It's believed network TV would be the most heavily impacted by the cuts, although no breakdown was available. In the first quarter 2001, Kraft spent $177 million in TV advertising, according to Taylor Nelson Sofres' CMR, including $94 million on network TV, $46 million in network cable, $21 million on national spot TV and $16 million in syndication. The figures include spending for Nabisco, which Kraft purchased in December.
Kraft's move appears isolated; there are no signs other advertisers are intending wholesale cuts in first-quarter TV buys.
The marketer's deep cut could depress a TV market where prices had shown signs of stabilizing. Networks say fourth-quarter ad prices are at the same level, or slightly higher, than deals made last June in the upfront market, when season-long broadcast deals are struck by advertisers. The upfront witnessed price declines of 3% to 9%.
A Kraft spokeswoman would not comment on media buying or placement, but said, "At any time, we are always making decisions that require making marketing adjustments from one marketing component to another."
While the spokeswoman would not elaborate, executives close to the company said Kraft's move last week to ink major cross-media pacts with AOL Time Warner and Viacom signals a new direction. They believe Kraft is eager to shift focus from standard network TV buys to wider cross-media platforms, including greater emphasis on Internet marketing.
Kraft executives claim the two deals represent "several hundred million dollars." But this figure is about what Kraft currently spends on both AOL Time Warner and Viacom properties, according to companywatchers, who said actual incremental ad revenue is much lower. AOL Time Warner and Viacom will realize about $12 million to $15 million each in new ad revenue from the deal, the executives said.
Lisa McCarthy, senior VP at Viacom Plus, the unit that sells Viacom's diverse media portfolio, wouldn't discuss specifics on its Kraft pact. "From an incremental perspective, I would assume that our numbers are larger [than AOL Time Warner's] because we have a [big] broadcast network, CBS, and they don't," she said. "The name of the game is incremental revenue, but it is also share."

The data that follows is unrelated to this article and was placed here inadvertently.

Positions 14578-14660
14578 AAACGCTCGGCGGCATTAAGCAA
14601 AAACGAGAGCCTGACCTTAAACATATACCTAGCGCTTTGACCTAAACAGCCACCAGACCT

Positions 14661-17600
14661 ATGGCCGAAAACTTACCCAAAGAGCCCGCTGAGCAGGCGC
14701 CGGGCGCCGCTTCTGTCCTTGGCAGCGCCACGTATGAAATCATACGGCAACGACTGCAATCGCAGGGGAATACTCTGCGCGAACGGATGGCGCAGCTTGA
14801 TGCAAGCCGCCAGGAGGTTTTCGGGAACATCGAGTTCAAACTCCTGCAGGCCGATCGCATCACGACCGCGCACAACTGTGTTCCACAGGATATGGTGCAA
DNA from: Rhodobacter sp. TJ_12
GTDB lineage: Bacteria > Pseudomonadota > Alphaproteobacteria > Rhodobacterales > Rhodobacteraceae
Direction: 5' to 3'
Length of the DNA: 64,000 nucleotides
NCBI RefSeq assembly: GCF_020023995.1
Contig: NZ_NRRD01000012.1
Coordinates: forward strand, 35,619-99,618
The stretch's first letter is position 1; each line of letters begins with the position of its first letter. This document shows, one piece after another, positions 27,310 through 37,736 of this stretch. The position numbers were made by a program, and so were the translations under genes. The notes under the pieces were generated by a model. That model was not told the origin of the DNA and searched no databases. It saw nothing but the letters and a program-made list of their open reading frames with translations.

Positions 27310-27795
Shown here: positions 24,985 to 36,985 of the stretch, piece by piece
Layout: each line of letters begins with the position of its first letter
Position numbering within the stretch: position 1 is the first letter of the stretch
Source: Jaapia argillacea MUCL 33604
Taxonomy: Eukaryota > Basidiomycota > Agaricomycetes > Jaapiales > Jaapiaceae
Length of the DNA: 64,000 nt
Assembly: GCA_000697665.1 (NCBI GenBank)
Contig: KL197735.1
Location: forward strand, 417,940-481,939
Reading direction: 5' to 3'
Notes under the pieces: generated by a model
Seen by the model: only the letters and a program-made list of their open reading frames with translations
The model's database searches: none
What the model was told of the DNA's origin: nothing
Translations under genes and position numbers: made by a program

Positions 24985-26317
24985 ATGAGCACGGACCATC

Because of their TV properties, however, AOL Time Warner (CNN, TBS, WB) and Viacom (CBS, MTV, Nickelodeon) stand to feel the impact of Kraft's trims. "They [Kraft] are experiencing some cuts like many advertisers," said Ms. McCarthy. "Because of our partnership, I think we'll get cut less. I can't say we won't be cut at all."
Industry executives said the multimedia giants are in a better position than most since they were able to maintain spending-or even win incremental ad dollars-from Kraft. That's some consolation to AOL Time Warner and Viacom given the tough ad market.
Viacom, which depends on advertising for almost half its revenue, posted a third-quarter loss of $190.4 million. AOL Time Warner reported its ad and commerce revenue for the first nine months of the year rose only 1.8% vs. its earlier forecasts of 18% to 22%. That caused it to reduce revenue projections for the year.
One food-industry executive said Kraft's moves may be aimed at delivering on high earnings expectations of Wall Street after Philip Morris Cos. floated a June initial public offering of Kraft.
But analysts see the TV ad falloff as a shift rather than a slashing of media expenditures. "What's largely made Kraft a successful company is the consistency of its marketing, and so [a decrease in marketing spending] would surprise me," said Credit Suisse First Boston analyst Dave Nelson.
The marketer reported healthy third-quarter volume growth of 3% and, though it did not report absolute spending on advertising, said its "share of voice" had not changed. Despite events of Sept. 11 that worsened a hurting economy, Kraft said it had not seen a consumer shift away from branded products toward store-brand products in the categories in which it competes.